'Starting Out': A Quiet Gem For the Season

Lauren Ambrose and Frank Langella star as a pair coming to terms in a movie about an author with writer's block.
Lauren Ambrose and Frank Langella star as a pair coming to terms in a movie about an author with writer's block. (By Annabel Clark -- Roadside Attractions)
By Stephen Hunter
Washington Post Staff Writer
Friday, December 14, 2007

Sic transit gloria New York. Once the novelist Leonard Schiller was the rage. Once he was in the referential zone of the culture. He became an adjective; other writers were called "Schillerian" or something like it, possibly "Schilleresque," "Schillerlike" or even in the punspeak of Time, "a schiller's market." It was Mr. Schiller's World.

All that is gone now in the superb "Starting Out in the Evening," an aching account of an old-lion writer's winter of discontent. It watches closely as Schiller surrenders none of his discipline, none of his dignity, none of his ferocity. And so real is he in Frank Langella's performance, you can't help but feel the play of ideas and emotions across Schiller's intellect.

Langella, so good in movies of high smarm and flamboyant cruelty, has the luck in this independent production to show a more human scale, a quiet decency. You never feel him strain; like the Schiller whose skin he inhabits, he's tightly disciplined, committed, a believer in the power of literature.

You might call him homo Upper West Side. That's where he lives and eats. That's where he gets up early each morning, shaves, showers in his well-kept apartment and puts on a fresh white shirt, a dark tie (never, over the long day, loosened) and a tweed jacket. He has buttered toast for breakfast, does the dishes and sits down at the electric typewriter, no computer nonsense for him. He's equal parts Saul Bellow, John Updike, Bernard Malamud, Harold Brodkey, Philip Roth, not as funny as Bruce Jay Friedman, not as tested in war and advertising as Joseph Heller, but of the '50s New York intellectual milieu in which critics like Lionel Trilling preached that literature was life, if not more important. Thus he sits and . . .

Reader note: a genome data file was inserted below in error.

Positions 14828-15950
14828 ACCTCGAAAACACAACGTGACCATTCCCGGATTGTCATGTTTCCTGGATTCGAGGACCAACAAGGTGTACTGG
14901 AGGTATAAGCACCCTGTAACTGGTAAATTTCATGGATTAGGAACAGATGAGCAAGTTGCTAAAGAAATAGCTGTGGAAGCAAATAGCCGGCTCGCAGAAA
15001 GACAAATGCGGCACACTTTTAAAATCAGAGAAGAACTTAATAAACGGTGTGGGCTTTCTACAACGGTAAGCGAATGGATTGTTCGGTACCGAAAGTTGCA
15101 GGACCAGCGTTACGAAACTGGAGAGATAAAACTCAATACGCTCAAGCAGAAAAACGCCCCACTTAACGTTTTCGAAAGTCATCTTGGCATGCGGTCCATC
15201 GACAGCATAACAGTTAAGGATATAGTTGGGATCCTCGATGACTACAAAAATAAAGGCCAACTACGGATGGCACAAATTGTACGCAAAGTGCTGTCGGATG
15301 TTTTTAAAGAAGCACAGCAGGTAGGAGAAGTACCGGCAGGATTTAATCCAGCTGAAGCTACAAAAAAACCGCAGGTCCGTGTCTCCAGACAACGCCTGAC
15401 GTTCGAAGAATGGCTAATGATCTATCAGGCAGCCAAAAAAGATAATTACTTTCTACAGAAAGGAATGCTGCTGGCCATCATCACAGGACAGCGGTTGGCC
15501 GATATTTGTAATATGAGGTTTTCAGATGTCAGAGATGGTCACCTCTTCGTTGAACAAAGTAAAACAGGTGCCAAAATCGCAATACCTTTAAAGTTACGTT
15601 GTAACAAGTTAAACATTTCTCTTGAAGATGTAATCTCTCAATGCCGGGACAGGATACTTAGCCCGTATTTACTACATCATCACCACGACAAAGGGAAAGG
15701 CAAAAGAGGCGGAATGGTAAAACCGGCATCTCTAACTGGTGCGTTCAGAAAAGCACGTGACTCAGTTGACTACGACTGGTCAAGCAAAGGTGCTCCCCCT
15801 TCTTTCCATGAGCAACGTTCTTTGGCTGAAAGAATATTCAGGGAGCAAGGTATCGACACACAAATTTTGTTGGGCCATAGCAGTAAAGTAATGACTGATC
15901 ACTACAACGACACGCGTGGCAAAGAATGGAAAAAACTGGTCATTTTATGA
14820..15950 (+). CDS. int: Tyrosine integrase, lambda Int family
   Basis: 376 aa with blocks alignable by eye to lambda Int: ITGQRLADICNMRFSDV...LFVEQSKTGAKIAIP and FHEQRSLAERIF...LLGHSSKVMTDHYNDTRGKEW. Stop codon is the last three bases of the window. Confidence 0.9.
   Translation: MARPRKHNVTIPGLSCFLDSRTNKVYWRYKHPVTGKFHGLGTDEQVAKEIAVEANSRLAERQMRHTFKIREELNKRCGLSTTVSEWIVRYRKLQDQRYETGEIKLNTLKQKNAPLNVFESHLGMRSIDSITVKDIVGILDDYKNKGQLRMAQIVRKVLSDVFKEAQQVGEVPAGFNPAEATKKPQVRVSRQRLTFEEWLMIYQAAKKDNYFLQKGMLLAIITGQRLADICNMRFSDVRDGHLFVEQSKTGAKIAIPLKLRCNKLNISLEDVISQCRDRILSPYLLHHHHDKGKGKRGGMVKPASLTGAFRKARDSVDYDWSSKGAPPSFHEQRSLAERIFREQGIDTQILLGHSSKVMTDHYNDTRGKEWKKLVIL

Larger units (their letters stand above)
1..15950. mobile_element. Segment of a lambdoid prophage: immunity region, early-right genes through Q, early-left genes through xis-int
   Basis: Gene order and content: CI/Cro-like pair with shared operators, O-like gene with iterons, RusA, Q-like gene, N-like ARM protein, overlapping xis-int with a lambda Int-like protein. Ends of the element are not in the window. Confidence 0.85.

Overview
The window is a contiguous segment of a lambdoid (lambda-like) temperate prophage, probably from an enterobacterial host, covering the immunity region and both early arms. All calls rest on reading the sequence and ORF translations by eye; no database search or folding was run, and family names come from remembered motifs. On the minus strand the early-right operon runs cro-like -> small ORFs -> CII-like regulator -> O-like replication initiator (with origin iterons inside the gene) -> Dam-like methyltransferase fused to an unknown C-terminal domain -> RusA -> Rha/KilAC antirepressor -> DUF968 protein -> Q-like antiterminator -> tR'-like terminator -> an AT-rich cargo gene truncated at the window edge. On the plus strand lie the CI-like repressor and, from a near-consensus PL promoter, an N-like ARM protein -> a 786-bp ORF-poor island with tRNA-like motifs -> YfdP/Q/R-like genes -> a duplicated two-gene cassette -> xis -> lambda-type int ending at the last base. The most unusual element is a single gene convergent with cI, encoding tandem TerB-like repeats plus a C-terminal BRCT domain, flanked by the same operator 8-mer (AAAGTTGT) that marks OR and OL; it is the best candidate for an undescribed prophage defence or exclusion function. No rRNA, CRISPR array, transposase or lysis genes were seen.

It's not there. It's been 10 years that he's been working on this novel and the world and the culture have changed and he hasn't. He's got the old guy's duty obsession going, and he sits and waits for something to come along and unlock his frozen gift.

Meanwhile, he has a pleasant enough life with his daughter Ariel (exuberant Lili Taylor), one of those eternal questors who's never quite found the right man. She yearns for a child, but the guy she loves (Adrian Lester) can't make the commitment. The man who wants to marry her doesn't want kids.

The movie bounces these two stories off each other before bringing in the complication: An ambitious grad student named Heather Wolfe (played by the luminous Lauren Ambrose of "Six Feet Under") is in love with Schiller's works, she says, and feels her attention can get him restored to prominence and possibly even productivity. But this is a New York story, so the vapors of outsize ambition and opportunity seized float through it everywhere.

Is Schiller acting out the oldest, most banal story in the book: No fool like an old fool? Or is the girl genuine, her love of his work passionate and her passion for Schiller the man real? And what does Schiller risk by reaching for what appears, for an older man, a rare flower of youthful beauty placed within his reach?

Andrew Wagner isn't a slam-bang-whang-doodle kind of director, with great highs and lows and artificial emotional thunderstorms everywhere. That's one of the things that's so brilliant about the movie -- the director's faith in the material and in his performers. Thus the movie unspools in what might be considered a dry season, with each upset or temperature change recorded mildly but never oversold. In his way, Wagner is showing as much discipline and restraint as is Schiller himself, who through it all faces that empty page each morning, tie tight, belief in the power of his story -- which may or may not finally arrive -- intense.

Among the CGI monsterfests of the holiday film season, this quiet, humorous drama of oppositional wills from different generations coming to terms with each other is one of the miracles of the season.

Starting Out in the Evening (97 minutes, at Landmark's E Street and Cinema Arts Fairfax) is rated PG-13 for sexual content, profanity and brief nudity.

© 2007 The Washington Post Company